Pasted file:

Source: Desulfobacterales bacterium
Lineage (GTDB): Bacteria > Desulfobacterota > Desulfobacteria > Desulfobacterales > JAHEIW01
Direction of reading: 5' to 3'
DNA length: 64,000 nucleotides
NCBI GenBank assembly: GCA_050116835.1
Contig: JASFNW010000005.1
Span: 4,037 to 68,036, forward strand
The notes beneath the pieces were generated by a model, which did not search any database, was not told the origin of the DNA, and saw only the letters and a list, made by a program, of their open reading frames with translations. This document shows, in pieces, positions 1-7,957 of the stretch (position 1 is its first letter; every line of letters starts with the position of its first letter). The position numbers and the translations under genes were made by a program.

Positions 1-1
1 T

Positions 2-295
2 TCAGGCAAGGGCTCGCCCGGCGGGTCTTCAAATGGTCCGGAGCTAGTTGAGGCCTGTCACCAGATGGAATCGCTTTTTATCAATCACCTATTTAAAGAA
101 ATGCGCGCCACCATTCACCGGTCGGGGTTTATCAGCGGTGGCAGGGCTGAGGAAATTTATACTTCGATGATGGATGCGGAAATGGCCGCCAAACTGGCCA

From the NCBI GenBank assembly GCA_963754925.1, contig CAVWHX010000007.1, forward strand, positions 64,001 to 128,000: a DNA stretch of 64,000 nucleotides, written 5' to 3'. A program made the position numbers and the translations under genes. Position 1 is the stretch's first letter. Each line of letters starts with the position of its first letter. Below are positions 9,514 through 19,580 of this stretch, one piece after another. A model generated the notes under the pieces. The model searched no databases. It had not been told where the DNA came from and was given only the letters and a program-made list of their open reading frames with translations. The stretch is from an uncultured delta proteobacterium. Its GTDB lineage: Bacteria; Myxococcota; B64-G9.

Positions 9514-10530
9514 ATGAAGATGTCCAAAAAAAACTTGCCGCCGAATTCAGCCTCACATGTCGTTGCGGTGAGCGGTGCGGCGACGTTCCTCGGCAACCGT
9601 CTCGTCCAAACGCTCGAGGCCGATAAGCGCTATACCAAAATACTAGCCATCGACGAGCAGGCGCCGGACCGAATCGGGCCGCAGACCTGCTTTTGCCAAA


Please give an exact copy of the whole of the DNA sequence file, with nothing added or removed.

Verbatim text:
Source: Desulfobacterales bacterium
Lineage (GTDB): Bacteria > Desulfobacterota > Desulfobacteria > Desulfobacterales > JAHEIW01
Direction of reading: 5' to 3'
DNA length: 64,000 nucleotides
NCBI GenBank assembly: GCA_050116835.1
Contig: JASFNW010000005.1
Span: 4,037 to 68,036, forward strand
The notes beneath the pieces were generated by a model, which did not search any database, was not told the origin of the DNA, and saw only the letters and a list, made by a program, of their open reading frames with translations. This document shows, in pieces, positions 1-7,957 of the stretch (position 1 is its first letter; every line of letters starts with the position of its first letter). The position numbers and the translations under genes were made by a program.

Positions 1-1
1 T

Positions 2-295
2 TCAGGCAAGGGCTCGCCCGGCGGGTCTTCAAATGGTCCGGAGCTAGTTGAGGCCTGTCACCAGATGGAATCGCTTTTTATCAATCACCTATTTAAAGAA
101 ATGCGCGCCACCATTCACCGGTCGGGGTTTATCAGCGGTGGCAGGGCTGAGGAAATTTATACTTCGATGATGGATGCGGAAATGGCCGCCAAACTGGCCA

From the NCBI GenBank assembly GCA_963754925.1, contig CAVWHX010000007.1, forward strand, positions 64,001 to 128,000: a DNA stretch of 64,000 nucleotides, written 5' to 3'. A program made the position numbers and the translations under genes. Position 1 is the stretch's first letter. Each line of letters starts with the position of its first letter. Below are positions 9,514 through 19,580 of this stretch, one piece after another. A model generated the notes under the pieces. The model searched no databases. It had not been told where the DNA came from and was given only the letters and a program-made list of their open reading frames with translations. The stretch is from an uncultured delta proteobacterium. Its GTDB lineage: Bacteria; Myxococcota; B64-G9.

Positions 9514-10530
9514 ATGAAGATGTCCAAAAAAAACTTGCCGCCGAATTCAGCCTCACATGTCGTTGCGGTGAGCGGTGCGGCGACGTTCCTCGGCAACCGT
9601 CTCGTCCAAACGCTCGAGGCCGATAAGCGCTATACCAAAATACTAGCCATCGACGAGCAGGCGCCGGACCGAATCGGGCCGCAGACCTGCTTTTGCCAAA